The following Trusts and Inheritance Tax guidance note Produced by Tolley in association with Speechly Bircham LLP provides comprehensive and up to date tax information covering:
Most trustees are unpaid and must not benefit in any way from their charity trusteeship. However, they are entitled to receive payment of reasonable and necessary expenses from the charity’s funds, for example travel and other costs of attending meetings.
A charity trustee may only be paid for serving as a trustee where the payment is in the interests of the charity. There is no general power in law for this type of payment. A charity would need a specific authority in the governing document or authority would need to be given by the Charity Commission or the courts.
See the Trustee expenses and payments guidance published by the Charity Commission.
Charity trustees have a duty to identify and manage conflicts of interest. A conflict of interest is any situation in which a trustee’s personal interests, or interests that they owe to another body, may influence or affect their decision making.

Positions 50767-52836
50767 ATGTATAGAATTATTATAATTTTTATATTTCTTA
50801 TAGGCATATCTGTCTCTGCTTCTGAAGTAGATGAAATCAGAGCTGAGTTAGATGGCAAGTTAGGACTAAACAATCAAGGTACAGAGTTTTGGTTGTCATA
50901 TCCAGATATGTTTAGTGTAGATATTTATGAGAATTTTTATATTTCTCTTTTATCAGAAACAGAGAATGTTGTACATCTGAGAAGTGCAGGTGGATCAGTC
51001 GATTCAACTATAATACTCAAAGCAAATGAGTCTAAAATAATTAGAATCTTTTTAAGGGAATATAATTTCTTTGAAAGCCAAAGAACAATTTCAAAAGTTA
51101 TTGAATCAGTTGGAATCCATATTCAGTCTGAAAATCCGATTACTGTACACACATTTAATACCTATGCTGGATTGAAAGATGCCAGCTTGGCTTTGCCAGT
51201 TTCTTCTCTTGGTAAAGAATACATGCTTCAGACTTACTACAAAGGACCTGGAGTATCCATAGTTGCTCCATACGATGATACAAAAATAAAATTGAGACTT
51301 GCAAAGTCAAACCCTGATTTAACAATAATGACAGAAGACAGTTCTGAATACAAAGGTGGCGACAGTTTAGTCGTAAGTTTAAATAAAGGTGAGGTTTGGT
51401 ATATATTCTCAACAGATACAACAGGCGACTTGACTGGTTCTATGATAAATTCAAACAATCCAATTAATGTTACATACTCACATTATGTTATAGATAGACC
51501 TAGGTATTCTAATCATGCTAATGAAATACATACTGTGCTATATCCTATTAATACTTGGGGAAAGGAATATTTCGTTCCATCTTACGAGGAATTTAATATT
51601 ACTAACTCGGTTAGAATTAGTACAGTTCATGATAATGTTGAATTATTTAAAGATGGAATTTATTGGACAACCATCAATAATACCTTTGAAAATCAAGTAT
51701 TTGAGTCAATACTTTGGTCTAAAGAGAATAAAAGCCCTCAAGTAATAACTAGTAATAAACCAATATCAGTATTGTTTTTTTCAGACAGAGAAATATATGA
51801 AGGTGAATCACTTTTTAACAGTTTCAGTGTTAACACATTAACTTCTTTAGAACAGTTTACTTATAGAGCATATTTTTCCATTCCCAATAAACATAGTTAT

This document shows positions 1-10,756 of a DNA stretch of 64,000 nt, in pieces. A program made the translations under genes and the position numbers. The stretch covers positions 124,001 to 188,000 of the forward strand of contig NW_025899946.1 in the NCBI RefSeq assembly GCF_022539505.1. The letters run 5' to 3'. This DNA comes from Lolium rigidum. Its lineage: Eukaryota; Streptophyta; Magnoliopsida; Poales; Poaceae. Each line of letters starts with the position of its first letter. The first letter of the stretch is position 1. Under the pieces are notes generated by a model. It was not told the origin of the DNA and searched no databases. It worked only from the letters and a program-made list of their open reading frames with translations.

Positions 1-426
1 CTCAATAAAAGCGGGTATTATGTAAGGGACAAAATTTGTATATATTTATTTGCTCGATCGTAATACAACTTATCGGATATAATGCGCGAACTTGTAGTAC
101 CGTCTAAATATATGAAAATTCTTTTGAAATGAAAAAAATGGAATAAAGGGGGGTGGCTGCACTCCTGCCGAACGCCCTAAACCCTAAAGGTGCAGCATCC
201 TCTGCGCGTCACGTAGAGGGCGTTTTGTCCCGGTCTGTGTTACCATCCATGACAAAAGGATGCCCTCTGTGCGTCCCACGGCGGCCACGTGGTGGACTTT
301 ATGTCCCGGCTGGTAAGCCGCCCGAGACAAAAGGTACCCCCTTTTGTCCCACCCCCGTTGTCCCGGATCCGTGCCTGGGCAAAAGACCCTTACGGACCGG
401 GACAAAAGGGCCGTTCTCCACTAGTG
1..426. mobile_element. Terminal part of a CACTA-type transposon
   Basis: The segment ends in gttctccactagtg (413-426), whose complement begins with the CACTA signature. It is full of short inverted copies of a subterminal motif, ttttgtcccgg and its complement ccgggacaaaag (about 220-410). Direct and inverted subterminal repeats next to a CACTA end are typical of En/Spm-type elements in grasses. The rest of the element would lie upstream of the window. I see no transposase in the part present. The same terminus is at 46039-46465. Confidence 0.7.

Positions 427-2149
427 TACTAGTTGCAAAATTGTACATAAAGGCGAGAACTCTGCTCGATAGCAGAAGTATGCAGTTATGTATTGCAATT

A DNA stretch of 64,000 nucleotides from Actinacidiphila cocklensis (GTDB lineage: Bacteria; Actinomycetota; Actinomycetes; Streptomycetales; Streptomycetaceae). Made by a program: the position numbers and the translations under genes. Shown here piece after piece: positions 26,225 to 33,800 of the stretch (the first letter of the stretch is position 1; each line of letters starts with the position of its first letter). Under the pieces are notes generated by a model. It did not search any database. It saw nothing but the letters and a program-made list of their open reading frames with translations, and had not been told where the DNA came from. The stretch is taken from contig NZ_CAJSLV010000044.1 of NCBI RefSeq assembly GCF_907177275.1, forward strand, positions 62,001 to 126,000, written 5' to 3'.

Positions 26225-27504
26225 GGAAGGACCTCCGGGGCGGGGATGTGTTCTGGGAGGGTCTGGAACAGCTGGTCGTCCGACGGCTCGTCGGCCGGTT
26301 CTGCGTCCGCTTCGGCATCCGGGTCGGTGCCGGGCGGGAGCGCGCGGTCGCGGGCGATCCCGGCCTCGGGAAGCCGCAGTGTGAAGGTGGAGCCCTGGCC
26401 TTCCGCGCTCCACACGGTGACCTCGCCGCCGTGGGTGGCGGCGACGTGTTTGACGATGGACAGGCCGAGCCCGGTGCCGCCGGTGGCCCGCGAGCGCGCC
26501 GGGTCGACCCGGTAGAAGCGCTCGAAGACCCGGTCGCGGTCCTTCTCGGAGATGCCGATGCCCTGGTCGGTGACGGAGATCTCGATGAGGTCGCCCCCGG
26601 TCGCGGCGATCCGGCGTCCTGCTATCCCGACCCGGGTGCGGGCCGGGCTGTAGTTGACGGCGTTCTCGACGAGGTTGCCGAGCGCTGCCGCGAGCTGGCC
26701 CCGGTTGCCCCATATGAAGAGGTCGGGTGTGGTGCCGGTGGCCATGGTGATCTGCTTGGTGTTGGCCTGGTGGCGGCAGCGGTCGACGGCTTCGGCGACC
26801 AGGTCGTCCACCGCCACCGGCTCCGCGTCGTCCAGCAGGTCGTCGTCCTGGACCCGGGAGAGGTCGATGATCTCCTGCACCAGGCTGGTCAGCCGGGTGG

Trustees must not receive any benefit from their charity in return for any goods or services they provide to the charity unless they have express legal authority to do so. Such authority may exist in the charity's governing document, or where there is no adequate provision in the governing document, trustees may approach the Charity Commission or the Court for consent. In all cases, it is essential that any conditions attached to the authority are strictly followed.
Generally, a charity trustee cannot become an employee of the charity and an employee cannot become a charity trustee.
Any charity trustee (including a director of a charitable company) who breaks these rules may have to refund the charity for any benefits they have received, or make good any loss to the char
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